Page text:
The multi-family industry has continued to weather the economic downturn and the new normal
By Sean Burton
Despite concerns that rent payments would decline significantly, the multi-family industry has remained extremely resilient throughout the COVID-19 crisis and weathered the associated economic turmoil far better than many other property types. There has been much less disruption in the multi-family space than in other sectors, like hospitality and retail. Ultimately, people need four walls and a roof over their head, and notwithstanding the current crisis, there is still a severe supply shortage of housing in many areas of the country that will continue to drive long-term demand.
National Multi-family Housing Council (NMHC) reported 94.6% rent collections in April, 95.1% in May and 80.8% as of June 6. At Cityview’s Class A properties, which are primarily in West Coast urban markets, we saw April and May rent collections at over 96% and June currently tracking slightly higher than May as of the beginning of the month. These numbers are remarkably strong, perhaps aided by the stimulus, enhanced unemployment benefits and the ability for many tenants to work from home. But that doesn’t mean it’s business as usual, as there are key considerations to adapting to our new normal.
In the era of distancing, many potential residents prefer to tour properties from the safety of their homes. While we had already started implementing virtual leasing at many of our properties, the pandemic spurred a full rollout that allowed potential tenants to view the entire property, including amenities, model units and units they may be interested in leasing based on floorplan and price point, all guided by a leasing agent. Our property management staff has given tours using Facebook Live, Instagram and video conferencing, among other technologies, allowing them to tailor the experience to each person’s needs and preferences.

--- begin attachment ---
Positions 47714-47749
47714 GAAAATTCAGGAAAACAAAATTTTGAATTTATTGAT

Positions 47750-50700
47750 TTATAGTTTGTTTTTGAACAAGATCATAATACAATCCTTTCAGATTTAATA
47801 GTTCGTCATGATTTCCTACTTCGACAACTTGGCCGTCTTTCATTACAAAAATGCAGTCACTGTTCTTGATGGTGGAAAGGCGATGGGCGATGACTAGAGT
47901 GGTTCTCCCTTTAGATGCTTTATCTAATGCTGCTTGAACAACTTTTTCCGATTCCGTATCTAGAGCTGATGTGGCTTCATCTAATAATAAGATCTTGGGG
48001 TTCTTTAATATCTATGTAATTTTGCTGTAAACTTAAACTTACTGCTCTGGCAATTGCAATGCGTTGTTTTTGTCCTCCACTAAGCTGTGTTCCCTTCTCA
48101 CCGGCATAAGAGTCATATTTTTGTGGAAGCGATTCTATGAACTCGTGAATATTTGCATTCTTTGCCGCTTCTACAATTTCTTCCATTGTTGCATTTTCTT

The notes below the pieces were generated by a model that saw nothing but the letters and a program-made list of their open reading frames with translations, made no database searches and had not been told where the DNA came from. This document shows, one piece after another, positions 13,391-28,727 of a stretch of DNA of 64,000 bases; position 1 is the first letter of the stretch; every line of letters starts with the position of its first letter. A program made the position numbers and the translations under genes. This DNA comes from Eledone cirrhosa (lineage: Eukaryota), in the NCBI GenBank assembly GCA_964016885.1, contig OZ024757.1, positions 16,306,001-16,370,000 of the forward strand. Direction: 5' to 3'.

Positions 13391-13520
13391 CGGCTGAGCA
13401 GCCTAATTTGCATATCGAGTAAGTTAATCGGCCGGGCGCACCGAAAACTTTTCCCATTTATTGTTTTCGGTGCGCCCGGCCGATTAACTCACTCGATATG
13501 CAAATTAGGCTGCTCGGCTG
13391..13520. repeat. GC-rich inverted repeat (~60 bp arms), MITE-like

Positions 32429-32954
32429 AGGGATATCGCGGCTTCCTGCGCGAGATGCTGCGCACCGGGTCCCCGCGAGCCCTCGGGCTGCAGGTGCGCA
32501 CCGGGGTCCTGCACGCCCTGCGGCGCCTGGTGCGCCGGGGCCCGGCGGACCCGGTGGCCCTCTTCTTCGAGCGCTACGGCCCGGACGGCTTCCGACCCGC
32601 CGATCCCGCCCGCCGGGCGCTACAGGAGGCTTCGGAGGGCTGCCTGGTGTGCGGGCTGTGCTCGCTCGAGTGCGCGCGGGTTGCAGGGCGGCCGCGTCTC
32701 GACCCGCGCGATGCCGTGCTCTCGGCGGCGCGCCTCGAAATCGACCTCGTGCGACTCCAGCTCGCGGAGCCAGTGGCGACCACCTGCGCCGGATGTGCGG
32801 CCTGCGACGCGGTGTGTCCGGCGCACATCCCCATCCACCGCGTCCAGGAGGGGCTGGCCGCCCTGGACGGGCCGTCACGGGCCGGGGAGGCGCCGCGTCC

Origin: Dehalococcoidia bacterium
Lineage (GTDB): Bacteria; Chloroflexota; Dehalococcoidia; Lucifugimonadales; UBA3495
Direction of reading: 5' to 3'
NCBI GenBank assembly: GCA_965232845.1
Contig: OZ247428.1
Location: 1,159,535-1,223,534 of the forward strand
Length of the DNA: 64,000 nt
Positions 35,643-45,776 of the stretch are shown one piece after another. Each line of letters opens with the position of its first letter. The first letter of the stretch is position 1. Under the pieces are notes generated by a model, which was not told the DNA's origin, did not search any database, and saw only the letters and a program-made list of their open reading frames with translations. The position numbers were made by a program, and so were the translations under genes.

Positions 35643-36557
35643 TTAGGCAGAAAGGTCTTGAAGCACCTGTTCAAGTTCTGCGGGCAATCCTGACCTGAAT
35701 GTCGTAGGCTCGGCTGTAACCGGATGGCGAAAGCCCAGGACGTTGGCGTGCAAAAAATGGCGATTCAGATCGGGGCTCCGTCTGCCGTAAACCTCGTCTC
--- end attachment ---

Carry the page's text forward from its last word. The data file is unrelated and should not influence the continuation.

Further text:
We have been pleasantly surprised how close the experience of virtual leasing is to the real thing. At Cityview, we have closed about 250 new virtual leases over the past couple of months, with a success rate at some properties higher than our in-person tours. Currently we are seeing more interest in one- and two-bed- rooms over studios, as people increasingly see the value of more spacious living environments, but it remains to be seen if this will continue as life transitions to our new normal. As the country reopens, virtual leasing may become less of a necessity, but it will continue to be a valuable offering for those who can’t be there in person or simply find it more convenient to tour the property virtually.
Social Distancing and Cleanliness
Ramping up cleaning procedures and making changes in common spaces to better accommodate distancing is important to ensure residents feel safe. Spacing all seating and lounge chairs with tape markers on the ground at least six feet apart helps prevent residents from congregating. Allowing reservations for amenities such as the pool or gym via a resident portal is another way to ensure common spaces can stay open without being overcrowded. Property management may consider spending less time in the office and more time walking around to ensure furniture remains far enough apart and provide a friendly reminder about distancing to residents, if needed. When distancing isn’t practical, virtual events can also help bring residents together.
For basic maintenance requests, it’s helpful to give residents the option of having personnel take care of the request in person, as usual, or be walked through how to fix it themselves. This virtual do-it-yourself option has become extremely popular as residents aim to avoid people entering their homes.
Extensive outdoor space, such as in-unit balconies, rooftop decks, meditation areas and pools, are proving invaluable for residents seeking more space in the near term. We’re also assessing if more permanent changes are needed, such as touchless features or HEPA filters in indoor areas. Low-rise properties will likely continue to be more desirable than high rises, as residents prefer open air hallways and stairwells to long elevator rides with others.
The Future of Multi-family
While it’s undoubtable that multi-family has risen to the occasion of adapting to our new normal, the question remains if and how COVID-19 will impact renters’ preferences over the next 3-5 years, when the projects that are breaking ground now will complete. Will people still desire more space and distance, or will an effective vaccine put that in the rear- view mirror? We’re continuing to look at the data, speak with architects and other industry experts and keep a pulse on what’s ahead to inform these decisions, while making changes to ensure our residents feel safe and protected at our existing multi-family projects.
Sean Burton is CEO of Cityview, a Los Angeles-based multi-family investment management and development firm. For more information, visit cityview.com.